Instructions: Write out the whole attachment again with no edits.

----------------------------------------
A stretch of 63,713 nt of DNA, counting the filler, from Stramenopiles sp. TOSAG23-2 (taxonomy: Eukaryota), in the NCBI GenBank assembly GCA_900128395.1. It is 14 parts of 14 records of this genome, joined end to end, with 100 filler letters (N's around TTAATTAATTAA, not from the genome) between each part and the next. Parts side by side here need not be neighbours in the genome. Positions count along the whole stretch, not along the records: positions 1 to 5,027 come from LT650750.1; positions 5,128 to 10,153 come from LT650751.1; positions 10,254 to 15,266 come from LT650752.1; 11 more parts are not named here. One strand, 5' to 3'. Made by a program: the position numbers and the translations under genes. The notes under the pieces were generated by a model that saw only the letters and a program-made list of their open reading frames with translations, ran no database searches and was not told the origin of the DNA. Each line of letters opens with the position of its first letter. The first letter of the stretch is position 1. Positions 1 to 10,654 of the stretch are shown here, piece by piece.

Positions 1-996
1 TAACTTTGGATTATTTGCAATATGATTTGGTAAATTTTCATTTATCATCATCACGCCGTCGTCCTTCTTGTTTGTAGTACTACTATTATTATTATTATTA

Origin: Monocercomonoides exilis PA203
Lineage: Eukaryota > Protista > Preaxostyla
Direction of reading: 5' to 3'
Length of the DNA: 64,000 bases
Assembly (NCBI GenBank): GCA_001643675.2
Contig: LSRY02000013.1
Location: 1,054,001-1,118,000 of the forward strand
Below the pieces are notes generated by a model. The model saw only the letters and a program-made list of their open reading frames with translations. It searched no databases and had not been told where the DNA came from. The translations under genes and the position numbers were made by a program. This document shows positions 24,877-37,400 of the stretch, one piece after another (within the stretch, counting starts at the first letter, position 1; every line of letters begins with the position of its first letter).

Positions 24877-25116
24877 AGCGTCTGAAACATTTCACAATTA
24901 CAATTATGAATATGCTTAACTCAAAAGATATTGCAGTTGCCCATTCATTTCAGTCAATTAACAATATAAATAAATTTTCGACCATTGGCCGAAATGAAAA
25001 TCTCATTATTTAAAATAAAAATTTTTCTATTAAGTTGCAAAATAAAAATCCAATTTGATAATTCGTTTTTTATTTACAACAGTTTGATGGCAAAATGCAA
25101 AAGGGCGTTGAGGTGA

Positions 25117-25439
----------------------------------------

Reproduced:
A stretch of 63,713 nt of DNA, counting the filler, from Stramenopiles sp. TOSAG23-2 (taxonomy: Eukaryota), in the NCBI GenBank assembly GCA_900128395.1. It is 14 parts of 14 records of this genome, joined end to end, with 100 filler letters (N's around TTAATTAATTAA, not from the genome) between each part and the next. Parts side by side here need not be neighbours in the genome. Positions count along the whole stretch, not along the records: positions 1 to 5,027 come from LT650750.1; positions 5,128 to 10,153 come from LT650751.1; positions 10,254 to 15,266 come from LT650752.1; 11 more parts are not named here. One strand, 5' to 3'. Made by a program: the position numbers and the translations under genes. The notes under the pieces were generated by a model that saw only the letters and a program-made list of their open reading frames with translations, ran no database searches and was not told the origin of the DNA. Each line of letters opens with the position of its first letter. The first letter of the stretch is position 1. Positions 1 to 10,654 of the stretch are shown here, piece by piece.

Positions 1-996
1 TAACTTTGGATTATTTGCAATATGATTTGGTAAATTTTCATTTATCATCATCACGCCGTCGTCCTTCTTGTTTGTAGTACTACTATTATTATTATTATTA

Origin: Monocercomonoides exilis PA203
Lineage: Eukaryota > Protista > Preaxostyla
Direction of reading: 5' to 3'
Length of the DNA: 64,000 bases
Assembly (NCBI GenBank): GCA_001643675.2
Contig: LSRY02000013.1
Location: 1,054,001-1,118,000 of the forward strand
Below the pieces are notes generated by a model. The model saw only the letters and a program-made list of their open reading frames with translations. It searched no databases and had not been told where the DNA came from. The translations under genes and the position numbers were made by a program. This document shows positions 24,877-37,400 of the stretch, one piece after another (within the stretch, counting starts at the first letter, position 1; every line of letters begins with the position of its first letter).

Positions 24877-25116
24877 AGCGTCTGAAACATTTCACAATTA
24901 CAATTATGAATATGCTTAACTCAAAAGATATTGCAGTTGCCCATTCATTTCAGTCAATTAACAATATAAATAAATTTTCGACCATTGGCCGAAATGAAAA
25001 TCTCATTATTTAAAATAAAAATTTTTCTATTAAGTTGCAAAATAAAAATCCAATTTGATAATTCGTTTTTTATTTACAACAGTTTGATGGCAAAATGCAA
25101 AAGGGCGTTGAGGTGA

Positions 25117-25439